130 ORCHARD STREET
OPEN TUESDAY — SATURDAY, 10AM-6PM
Perrotin is pleased to present an exhibition of work by Nick Doyle, marking his first presentation at the New York gallery. The Brooklyn-based artist has become best known for his hand constructed denim collages. Yes Daddy, will include large-scale denim wall works alongside Doyle’s interactive “Executive Toys.” Through a narrative of imagery and material, he foregrounds the dangers of nostalgia and America’s evolving relationship to consumerism and violence.
The following essay was written by writer and critic Max Lakin to accompany the exhibition:
Being a man is being violent, and not being violent is not being a man. Or so we’ve been conditioned to believe. In The Carrier Bag Theory of Fiction, Ursula K. Le Guin suggests this idea has persisted because exerting your will over another creature with “long, hard objects for sticking, bashing, and killing” simply makes for a better story. A male-centric society, Le Guin writes, sold us on the myth, and the myth was a tragedy.
Nick Doyle has been unraveling the myth for some time now. His art stages a cognitive scramble of coded objects: wilting poppies and smashed bouquets, wrenches and vises, all enlarged to a uniformly exaggerated scale and rendered in layered denim, the feminine and the masculine given equal weight—the trompe l’oeil of Doyle’s many layered collage technique suggesting painting where none exists.
Denim is a self-contained study in contrast, at once rigid and pliant, coarse and smooth. Doyle’s wall works comprise precisely excised pieces of the fabric, bleached, dyed, and fused to shaped panels to form utterly familiar things: a neatly tied bowtie, electrical outlets, washing machines, tweezers and nail files. The result is somewhere between sculpture and picture—both three-dimensional relief and a flattening of pictorial space—a sort of photonegative Vija Celmins, in which reality is bled of itself and seized in static indigo.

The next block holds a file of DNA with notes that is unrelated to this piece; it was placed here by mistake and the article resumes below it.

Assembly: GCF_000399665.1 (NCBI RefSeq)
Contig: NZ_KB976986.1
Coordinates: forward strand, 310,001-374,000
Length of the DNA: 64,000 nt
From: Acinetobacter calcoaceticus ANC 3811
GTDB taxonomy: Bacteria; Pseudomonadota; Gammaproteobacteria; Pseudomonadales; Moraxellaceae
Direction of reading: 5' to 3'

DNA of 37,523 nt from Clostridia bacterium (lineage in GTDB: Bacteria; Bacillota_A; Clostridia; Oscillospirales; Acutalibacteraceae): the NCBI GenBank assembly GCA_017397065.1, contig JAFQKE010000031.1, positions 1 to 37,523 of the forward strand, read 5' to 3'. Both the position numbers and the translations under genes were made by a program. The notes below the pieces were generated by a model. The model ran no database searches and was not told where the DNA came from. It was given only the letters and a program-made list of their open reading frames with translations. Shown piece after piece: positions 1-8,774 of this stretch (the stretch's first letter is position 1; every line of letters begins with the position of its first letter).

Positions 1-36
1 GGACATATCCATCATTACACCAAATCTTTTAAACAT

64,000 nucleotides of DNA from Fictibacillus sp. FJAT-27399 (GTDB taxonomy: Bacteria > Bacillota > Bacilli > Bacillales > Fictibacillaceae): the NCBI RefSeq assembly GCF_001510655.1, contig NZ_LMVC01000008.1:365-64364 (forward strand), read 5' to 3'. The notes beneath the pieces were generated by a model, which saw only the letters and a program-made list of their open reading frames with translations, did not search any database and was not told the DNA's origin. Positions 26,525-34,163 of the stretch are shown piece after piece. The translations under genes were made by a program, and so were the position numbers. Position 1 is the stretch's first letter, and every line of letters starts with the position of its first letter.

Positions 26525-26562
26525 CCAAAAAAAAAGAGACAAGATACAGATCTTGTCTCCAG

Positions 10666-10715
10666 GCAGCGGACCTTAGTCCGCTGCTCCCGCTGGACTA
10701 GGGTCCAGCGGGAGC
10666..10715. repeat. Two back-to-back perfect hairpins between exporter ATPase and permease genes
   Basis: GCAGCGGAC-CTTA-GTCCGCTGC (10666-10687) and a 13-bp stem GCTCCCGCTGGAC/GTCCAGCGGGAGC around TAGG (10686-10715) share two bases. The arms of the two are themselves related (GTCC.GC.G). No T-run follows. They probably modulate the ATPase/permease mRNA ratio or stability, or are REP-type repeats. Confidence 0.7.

Denim is heavy. Culturally speaking, it weighs a ton. All that latent symbolism of cowboy ruggedness, working class grit, and anti-establishment rebellion is still woven into the weft of every pair of direct-to-consumer low-rise jeans, tucked between the colonialism and exploited labor more easily ignored. The commodification of denim is so complete as to form a neat circle; where it once telegraphed the pride of individualistic industriousness, now it’s so ubiquitous as to be neutered, its market so saturated as to be meaningless. But the story remains—the myth of America—so potent it hardly matters that it barely exists.
Doyle was thinking a lot about tools this time, hammers and axes and wrenches. Here, he has introduced a spectrum of dyed denims, drastically expanding his palette and amping up the uncanny valley of the production. Their blown-up scale is both funny and upsetting, in a way that suggests something sinister. In Be Prepared, luggage splayed open reveals the neatly ordered packing list befitting a character from Brett Ellis’s American Psycho: gas can, duct tape, dress loafers. In Keep It Clean, witness the dopp kit of someone on the edge of rage: an airplane mini of vodka and a single crumpled cigarette slotted away between the grooming tools. If you take the word’s euphemistic implications, the way Lee Lozano did, Nick’s tools are tragic, too. They find masculinity in its self-pitying stage, all the muscle and virility reduced to one dimensional identity, governed by career and consumer products.